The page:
With greater connectivity, comes a greater risk.
This can be a cause of concern and stress for many of us. In a world that expects us to be connected anywhere and at any time, we often fail to understand that this means we are also at risk – everywhere and at all times.
As our work and personal environments become increasingly blurred, the challenge for organisations today is to achieve the correct balance between security and openness to staff working flexibly – especially when using mobile devices. A huge variety of ‘things’ are being connected to the Internet – and with data being stored in multiple environments, the risk factor is increasing. Smartphones are becoming one of the biggest risk tools – and businesses need to understand how to minimise this as a potential vulnerability.
Who’s on your phone right now?
According to research from McAfee Labs, more than 16 million mobile malware infestations were detected in the third quarter of 2017 alone. This is nearly double the number from the prior year. Gartner forecasts a third of all malware will be mobile by 2020. It’s clear that as more of us join the digital revolution, the bait for malware authors to attack our mobile devices is heightened.
Malware can take many forms including spyware that monitors a device’s content, programs that harness a device’s internet bandwidth for use in a botnet to send spam, or phishing screens that steal a user’s logins when entered into a compromised, legitimate app.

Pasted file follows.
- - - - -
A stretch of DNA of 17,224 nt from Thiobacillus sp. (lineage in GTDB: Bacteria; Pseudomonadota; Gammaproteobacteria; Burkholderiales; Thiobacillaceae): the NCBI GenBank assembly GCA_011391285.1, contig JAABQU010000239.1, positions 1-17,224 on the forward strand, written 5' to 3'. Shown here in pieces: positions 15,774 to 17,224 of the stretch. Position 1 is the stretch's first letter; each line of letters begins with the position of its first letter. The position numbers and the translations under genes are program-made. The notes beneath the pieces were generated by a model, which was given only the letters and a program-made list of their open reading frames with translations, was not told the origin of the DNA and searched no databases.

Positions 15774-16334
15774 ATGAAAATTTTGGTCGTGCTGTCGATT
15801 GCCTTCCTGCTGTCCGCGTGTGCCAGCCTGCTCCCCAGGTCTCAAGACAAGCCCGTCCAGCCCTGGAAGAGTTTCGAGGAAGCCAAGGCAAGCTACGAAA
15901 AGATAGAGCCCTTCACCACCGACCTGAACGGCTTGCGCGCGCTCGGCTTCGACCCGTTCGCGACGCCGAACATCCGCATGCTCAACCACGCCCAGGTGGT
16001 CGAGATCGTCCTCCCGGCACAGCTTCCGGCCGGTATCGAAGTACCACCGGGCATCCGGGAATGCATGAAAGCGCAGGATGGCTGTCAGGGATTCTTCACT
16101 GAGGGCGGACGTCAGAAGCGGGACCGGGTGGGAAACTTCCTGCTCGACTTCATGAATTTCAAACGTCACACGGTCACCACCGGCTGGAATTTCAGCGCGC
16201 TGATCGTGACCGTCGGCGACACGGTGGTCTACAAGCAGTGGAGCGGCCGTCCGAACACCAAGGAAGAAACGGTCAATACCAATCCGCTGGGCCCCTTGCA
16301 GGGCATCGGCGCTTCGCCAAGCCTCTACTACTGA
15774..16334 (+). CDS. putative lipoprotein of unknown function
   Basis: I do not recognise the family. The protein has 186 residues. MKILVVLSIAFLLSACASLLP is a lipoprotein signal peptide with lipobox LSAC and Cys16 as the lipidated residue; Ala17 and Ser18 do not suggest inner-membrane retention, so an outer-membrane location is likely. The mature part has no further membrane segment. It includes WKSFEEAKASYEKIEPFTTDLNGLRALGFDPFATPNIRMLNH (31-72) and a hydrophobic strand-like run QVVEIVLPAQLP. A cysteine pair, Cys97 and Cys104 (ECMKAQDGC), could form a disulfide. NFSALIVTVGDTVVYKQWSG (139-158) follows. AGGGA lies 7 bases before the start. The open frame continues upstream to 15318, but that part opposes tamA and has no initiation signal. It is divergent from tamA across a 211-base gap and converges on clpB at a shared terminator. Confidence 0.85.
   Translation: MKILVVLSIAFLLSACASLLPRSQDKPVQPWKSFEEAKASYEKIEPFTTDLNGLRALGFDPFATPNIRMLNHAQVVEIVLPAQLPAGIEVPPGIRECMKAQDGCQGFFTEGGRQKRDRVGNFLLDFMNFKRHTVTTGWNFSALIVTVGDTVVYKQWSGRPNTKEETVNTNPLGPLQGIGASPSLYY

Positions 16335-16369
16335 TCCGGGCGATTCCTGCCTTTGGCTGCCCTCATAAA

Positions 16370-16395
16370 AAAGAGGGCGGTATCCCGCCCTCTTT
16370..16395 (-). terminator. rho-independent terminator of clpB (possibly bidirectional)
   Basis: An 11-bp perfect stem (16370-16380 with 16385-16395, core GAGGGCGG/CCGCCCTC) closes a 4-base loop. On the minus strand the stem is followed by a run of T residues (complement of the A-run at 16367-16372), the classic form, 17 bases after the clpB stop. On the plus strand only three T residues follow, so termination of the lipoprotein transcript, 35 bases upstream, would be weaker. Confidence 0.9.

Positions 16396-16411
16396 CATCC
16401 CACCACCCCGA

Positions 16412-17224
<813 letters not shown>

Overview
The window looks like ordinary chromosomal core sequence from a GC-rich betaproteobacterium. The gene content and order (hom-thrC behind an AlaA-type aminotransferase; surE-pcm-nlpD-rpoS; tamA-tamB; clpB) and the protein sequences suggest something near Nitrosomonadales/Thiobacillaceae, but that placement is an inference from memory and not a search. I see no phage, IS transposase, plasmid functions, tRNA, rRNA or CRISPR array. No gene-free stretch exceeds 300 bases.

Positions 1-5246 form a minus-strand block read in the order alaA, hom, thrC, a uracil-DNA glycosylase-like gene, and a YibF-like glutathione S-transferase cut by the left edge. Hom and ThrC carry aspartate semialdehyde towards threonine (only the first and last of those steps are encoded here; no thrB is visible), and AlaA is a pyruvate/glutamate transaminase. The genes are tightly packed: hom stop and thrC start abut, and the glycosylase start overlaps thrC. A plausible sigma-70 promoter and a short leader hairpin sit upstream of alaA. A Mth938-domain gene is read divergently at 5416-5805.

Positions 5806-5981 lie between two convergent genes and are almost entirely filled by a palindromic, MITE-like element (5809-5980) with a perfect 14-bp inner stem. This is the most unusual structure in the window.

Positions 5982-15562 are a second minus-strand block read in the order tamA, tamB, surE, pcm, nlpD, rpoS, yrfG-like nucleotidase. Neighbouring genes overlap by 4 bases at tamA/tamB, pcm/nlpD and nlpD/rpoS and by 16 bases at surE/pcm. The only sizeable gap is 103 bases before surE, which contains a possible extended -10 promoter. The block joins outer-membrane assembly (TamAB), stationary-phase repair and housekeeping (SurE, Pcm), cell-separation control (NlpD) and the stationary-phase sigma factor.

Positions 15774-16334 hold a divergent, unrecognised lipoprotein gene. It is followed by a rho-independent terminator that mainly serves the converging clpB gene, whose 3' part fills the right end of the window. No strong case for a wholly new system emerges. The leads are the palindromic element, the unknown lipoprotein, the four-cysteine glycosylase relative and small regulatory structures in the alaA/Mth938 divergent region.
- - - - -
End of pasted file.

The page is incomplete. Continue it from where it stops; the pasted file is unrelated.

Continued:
With all this evidence, you would think that companies would ensure that any device which touches their network is checked and verified? But unfortunately not, and you’ll find that most are only secured using simple password-based security measures, and this is simply no longer fit for purpose. Fraudsters have had an easy life gaining access to corporate data via poorly secured devices, apps missing strong security protection and masquerading as genuine services such as public Wi-Fi hotspots.
The boundaryless society
For too long, companies have assumed that securing the boundary with a good firewall will provide the required protection. The issue is that we don’t know where the boundary is anymore.
Let’s take flexible working as an example. In today’s increasingly connected society, flexible working has become more widespread and is steadily being implemented more successfully. In fact, according to our research, 73% of employees believe they have a good flexible working policy. In order for these employees to work remotely, they are relying heavily on mobile technology. This means that there is no physical boundary but instead, the employee becomes the boundary, and any individual can form the edge of the network.
We therefore now live in a borderless society. With employees capable of connecting to workplace tools, apps and information via any unsecured network, anyone can infiltrate the connection. What’s more – if we were to lose our mobile devices, most of us have our sensitive apps readily logged in and available for anyone to steal and wipe the data they want.